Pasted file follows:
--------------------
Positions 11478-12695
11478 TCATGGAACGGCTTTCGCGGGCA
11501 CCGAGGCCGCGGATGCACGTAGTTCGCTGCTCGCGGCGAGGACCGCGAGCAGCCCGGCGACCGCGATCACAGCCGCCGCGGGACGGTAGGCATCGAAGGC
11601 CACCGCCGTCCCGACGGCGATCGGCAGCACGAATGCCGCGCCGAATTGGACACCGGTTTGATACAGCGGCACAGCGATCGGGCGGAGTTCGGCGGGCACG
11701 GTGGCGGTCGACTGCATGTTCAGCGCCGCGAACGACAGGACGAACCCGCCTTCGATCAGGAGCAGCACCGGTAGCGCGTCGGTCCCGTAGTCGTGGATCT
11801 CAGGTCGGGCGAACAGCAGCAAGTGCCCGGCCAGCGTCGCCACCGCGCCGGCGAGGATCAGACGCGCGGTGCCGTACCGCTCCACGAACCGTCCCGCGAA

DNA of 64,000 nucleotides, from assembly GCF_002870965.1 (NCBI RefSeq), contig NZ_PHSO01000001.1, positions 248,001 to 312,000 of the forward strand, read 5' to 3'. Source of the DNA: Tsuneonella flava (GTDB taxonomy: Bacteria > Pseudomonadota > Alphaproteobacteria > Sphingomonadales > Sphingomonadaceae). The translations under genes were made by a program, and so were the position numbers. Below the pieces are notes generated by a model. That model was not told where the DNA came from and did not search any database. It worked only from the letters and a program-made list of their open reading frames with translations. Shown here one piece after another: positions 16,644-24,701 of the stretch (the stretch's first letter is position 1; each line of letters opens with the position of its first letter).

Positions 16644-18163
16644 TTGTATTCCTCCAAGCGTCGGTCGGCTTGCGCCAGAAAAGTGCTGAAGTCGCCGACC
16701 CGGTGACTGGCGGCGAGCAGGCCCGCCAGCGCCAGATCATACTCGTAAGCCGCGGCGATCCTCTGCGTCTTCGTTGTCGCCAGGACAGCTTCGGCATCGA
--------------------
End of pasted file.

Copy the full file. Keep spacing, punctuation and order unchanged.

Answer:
Positions 11478-12695
11478 TCATGGAACGGCTTTCGCGGGCA
11501 CCGAGGCCGCGGATGCACGTAGTTCGCTGCTCGCGGCGAGGACCGCGAGCAGCCCGGCGACCGCGATCACAGCCGCCGCGGGACGGTAGGCATCGAAGGC
11601 CACCGCCGTCCCGACGGCGATCGGCAGCACGAATGCCGCGCCGAATTGGACACCGGTTTGATACAGCGGCACAGCGATCGGGCGGAGTTCGGCGGGCACG
11701 GTGGCGGTCGACTGCATGTTCAGCGCCGCGAACGACAGGACGAACCCGCCTTCGATCAGGAGCAGCACCGGTAGCGCGTCGGTCCCGTAGTCGTGGATCT
11801 CAGGTCGGGCGAACAGCAGCAAGTGCCCGGCCAGCGTCGCCACCGCGCCGGCGAGGATCAGACGCGCGGTGCCGTACCGCTCCACGAACCGTCCCGCGAA

DNA of 64,000 nucleotides, from assembly GCF_002870965.1 (NCBI RefSeq), contig NZ_PHSO01000001.1, positions 248,001 to 312,000 of the forward strand, read 5' to 3'. Source of the DNA: Tsuneonella flava (GTDB taxonomy: Bacteria > Pseudomonadota > Alphaproteobacteria > Sphingomonadales > Sphingomonadaceae). The translations under genes were made by a program, and so were the position numbers. Below the pieces are notes generated by a model. That model was not told where the DNA came from and did not search any database. It worked only from the letters and a program-made list of their open reading frames with translations. Shown here one piece after another: positions 16,644-24,701 of the stretch (the stretch's first letter is position 1; each line of letters opens with the position of its first letter).

Positions 16644-18163
16644 TTGTATTCCTCCAAGCGTCGGTCGGCTTGCGCCAGAAAAGTGCTGAAGTCGCCGACC
16701 CGGTGACTGGCGGCGAGCAGGCCCGCCAGCGCCAGATCATACTCGTAAGCCGCGGCGATCCTCTGCGTCTTCGTTGTCGCCAGGACAGCTTCGGCATCGA